Lonnie served on the USS Patterson, USS Aylwin, and USS Pringle. He saw action in the Marshall Islands, Guam, Saipan,
Tinian, and the Philippines. His last post was on the USS Hall landing troops on Iwo Jima and Okinawa. He was discharged from the Navy in 1948.
Seaman, First Class, US Navy
Donald was born July 14, 1922, in Inavale, Nebraska. He enlisted in the US Navy in Omaha, Nebraska, in 1940 after gradating high school. After completing basic training at the Naval Training Station in Great Lakes, Illinois, he reported for duty on the USS Arizona at the Puget Sound Naval Shipyard on December 9, 1940. He was assigned to the 6th Division, battle station port AA director on the foremast.
On December 7th, he went for breakfast around 7 a.m. Most of the crew were wearing shorts and t-shirts—the uniform of the day. After breakfast, Donald headed for sick-bay to visit his friend, Hard Nelson. He had just stepped out of the mess area near the casemate on the bow of the ship when he heard sailors yelling and hollering. Looking out to Ford Island, he could see several types of planes. As they circled, Donald could see the Rising Sun insignia on the wings as bombs exploded around him. He remembers asking himself, “What the hell is going on?”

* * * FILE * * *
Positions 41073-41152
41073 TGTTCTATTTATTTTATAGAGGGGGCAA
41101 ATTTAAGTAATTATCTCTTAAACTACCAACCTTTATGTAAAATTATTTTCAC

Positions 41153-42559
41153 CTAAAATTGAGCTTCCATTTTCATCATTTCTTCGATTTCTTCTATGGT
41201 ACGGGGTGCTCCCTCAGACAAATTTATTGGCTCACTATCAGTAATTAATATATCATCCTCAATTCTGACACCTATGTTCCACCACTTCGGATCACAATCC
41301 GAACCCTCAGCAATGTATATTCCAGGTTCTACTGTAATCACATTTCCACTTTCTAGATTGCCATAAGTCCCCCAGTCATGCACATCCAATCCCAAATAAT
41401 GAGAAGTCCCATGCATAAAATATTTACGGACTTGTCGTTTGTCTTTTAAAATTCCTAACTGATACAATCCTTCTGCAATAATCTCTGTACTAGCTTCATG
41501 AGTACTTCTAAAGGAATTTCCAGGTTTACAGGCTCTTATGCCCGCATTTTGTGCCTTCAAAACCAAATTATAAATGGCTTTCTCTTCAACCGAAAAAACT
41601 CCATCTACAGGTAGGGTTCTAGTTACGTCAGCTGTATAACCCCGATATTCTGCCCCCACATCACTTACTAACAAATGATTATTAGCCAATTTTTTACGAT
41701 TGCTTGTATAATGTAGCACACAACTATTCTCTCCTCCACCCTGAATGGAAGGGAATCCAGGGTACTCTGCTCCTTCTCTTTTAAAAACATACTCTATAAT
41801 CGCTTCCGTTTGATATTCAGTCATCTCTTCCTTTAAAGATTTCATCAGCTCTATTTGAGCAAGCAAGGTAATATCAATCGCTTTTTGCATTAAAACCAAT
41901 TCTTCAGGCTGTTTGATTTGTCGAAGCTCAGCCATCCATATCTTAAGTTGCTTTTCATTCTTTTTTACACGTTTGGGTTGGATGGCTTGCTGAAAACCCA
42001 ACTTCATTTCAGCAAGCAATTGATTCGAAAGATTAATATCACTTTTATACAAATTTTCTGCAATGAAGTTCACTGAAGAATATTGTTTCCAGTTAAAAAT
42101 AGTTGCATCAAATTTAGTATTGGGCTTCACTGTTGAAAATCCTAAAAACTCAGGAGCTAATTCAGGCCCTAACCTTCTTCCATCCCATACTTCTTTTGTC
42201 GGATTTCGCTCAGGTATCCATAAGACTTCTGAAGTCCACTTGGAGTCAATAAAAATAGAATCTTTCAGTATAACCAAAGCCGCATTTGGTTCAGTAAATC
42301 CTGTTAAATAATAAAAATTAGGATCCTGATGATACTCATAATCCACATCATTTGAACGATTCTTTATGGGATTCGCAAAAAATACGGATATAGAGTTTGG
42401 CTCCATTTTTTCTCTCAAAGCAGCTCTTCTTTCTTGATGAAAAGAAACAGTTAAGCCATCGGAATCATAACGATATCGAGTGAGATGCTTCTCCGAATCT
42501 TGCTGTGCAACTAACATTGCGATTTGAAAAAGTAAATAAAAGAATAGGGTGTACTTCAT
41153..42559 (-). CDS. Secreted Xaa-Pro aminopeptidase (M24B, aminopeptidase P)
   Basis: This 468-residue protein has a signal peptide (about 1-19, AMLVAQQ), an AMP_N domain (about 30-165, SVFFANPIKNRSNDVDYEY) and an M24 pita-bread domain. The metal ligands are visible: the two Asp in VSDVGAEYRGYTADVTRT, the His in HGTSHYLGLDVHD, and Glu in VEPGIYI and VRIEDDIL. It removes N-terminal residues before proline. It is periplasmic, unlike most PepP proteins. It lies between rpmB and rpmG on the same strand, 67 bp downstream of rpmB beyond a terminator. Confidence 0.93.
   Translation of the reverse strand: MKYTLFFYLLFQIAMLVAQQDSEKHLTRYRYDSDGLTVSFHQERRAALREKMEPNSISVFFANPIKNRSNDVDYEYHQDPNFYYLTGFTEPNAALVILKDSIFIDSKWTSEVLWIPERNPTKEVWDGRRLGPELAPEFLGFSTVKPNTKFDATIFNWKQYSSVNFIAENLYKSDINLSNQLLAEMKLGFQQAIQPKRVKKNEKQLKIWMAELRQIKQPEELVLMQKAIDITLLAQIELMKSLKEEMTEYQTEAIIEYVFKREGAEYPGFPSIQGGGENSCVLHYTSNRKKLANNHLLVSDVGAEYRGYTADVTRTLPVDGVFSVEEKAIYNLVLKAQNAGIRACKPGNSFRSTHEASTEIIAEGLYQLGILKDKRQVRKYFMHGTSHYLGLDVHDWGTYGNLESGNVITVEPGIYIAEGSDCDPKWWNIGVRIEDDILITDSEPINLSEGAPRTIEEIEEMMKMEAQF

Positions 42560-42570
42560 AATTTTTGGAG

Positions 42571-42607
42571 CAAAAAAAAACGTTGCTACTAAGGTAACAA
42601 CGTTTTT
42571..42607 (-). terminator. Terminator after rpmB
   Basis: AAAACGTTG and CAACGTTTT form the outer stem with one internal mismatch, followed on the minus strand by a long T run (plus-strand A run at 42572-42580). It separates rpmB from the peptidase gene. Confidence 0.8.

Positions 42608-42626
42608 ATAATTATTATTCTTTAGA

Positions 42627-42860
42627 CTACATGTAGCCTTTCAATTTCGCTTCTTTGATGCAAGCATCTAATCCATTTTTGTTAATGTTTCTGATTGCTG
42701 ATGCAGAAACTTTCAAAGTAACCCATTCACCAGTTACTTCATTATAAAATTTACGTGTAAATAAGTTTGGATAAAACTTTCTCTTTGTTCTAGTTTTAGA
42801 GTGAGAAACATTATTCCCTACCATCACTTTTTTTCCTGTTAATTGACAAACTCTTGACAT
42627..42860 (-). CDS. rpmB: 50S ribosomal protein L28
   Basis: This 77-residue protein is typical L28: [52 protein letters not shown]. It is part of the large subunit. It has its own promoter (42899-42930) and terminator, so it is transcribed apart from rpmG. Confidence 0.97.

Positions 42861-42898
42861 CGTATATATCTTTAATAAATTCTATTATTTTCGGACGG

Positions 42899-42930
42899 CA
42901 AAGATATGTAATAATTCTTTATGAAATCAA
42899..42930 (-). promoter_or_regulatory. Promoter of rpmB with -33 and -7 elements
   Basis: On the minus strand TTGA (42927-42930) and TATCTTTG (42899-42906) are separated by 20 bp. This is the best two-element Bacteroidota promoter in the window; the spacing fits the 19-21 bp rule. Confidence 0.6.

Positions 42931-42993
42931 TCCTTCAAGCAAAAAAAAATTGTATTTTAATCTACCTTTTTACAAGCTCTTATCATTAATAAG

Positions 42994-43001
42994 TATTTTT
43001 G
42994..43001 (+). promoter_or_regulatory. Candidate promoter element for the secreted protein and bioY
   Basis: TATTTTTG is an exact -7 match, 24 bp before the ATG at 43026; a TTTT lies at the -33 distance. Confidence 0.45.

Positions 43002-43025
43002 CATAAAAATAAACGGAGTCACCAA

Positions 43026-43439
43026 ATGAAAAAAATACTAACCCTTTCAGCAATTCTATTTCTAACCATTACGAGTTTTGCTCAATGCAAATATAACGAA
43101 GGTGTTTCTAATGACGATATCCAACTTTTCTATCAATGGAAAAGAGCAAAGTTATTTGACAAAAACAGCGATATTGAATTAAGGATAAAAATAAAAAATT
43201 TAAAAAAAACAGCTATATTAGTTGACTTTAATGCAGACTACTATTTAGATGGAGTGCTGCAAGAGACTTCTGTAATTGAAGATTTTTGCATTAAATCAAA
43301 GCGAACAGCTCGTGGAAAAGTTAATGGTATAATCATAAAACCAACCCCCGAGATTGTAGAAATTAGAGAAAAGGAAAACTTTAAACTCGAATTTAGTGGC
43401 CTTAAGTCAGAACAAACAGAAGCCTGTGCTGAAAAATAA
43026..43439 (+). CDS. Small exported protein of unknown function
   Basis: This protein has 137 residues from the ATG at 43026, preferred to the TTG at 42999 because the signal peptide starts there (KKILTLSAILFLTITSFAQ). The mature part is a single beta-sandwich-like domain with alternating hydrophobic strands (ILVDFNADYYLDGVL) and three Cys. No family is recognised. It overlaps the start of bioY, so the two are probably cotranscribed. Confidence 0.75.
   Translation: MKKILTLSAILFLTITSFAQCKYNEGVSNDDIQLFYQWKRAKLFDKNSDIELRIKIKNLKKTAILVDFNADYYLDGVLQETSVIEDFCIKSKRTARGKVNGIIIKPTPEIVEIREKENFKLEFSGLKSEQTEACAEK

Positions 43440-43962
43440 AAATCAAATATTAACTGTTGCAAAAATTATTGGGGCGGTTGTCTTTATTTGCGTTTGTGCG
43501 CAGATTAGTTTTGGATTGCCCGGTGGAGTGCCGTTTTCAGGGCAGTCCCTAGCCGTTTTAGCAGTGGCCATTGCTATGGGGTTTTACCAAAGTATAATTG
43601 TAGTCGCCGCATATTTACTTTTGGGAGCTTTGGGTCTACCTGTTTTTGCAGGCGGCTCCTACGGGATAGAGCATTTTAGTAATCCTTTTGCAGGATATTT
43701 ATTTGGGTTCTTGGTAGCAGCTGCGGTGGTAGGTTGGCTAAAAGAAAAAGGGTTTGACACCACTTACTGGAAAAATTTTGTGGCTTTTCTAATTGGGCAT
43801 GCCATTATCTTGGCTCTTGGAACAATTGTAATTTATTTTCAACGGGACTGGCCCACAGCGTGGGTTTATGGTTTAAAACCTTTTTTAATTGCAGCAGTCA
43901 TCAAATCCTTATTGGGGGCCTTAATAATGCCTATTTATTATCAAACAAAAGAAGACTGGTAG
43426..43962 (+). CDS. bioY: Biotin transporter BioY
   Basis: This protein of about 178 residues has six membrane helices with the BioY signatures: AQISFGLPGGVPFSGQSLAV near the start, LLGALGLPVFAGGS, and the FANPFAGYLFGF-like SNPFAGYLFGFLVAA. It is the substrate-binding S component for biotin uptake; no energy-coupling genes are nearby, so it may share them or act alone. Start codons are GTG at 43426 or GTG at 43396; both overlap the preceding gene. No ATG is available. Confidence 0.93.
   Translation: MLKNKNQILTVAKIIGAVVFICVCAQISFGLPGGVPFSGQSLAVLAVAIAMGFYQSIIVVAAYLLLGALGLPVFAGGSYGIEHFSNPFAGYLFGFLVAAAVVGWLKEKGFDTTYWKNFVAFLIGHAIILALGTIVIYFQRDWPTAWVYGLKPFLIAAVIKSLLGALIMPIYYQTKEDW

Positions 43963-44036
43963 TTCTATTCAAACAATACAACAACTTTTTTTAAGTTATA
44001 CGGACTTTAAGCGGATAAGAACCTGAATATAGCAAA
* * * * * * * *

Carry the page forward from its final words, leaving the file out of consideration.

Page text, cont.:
Donald headed for his battle station—one deck above the bridge—to the Sky Control Platform. He and his fellow sailors started firing at the high-altitude bombers, but their shells were bursting before they reached the bombers altitude.
Around 8 a.m., the USS Arizona was hit by the first bomb near No. 3 turret, bouncing over the side. The second bomb went through the afterdeck but didn’t explode. The third bomb sliced through the starboard side, igniting over 1,000,000 pounds of ammunition and fuel. The USS Arizona was lifted nearly completely out of the water, followed by a fireball that rose to more than 500 feet in the air. Donald and his crewmates attempted to shield themselves within the director.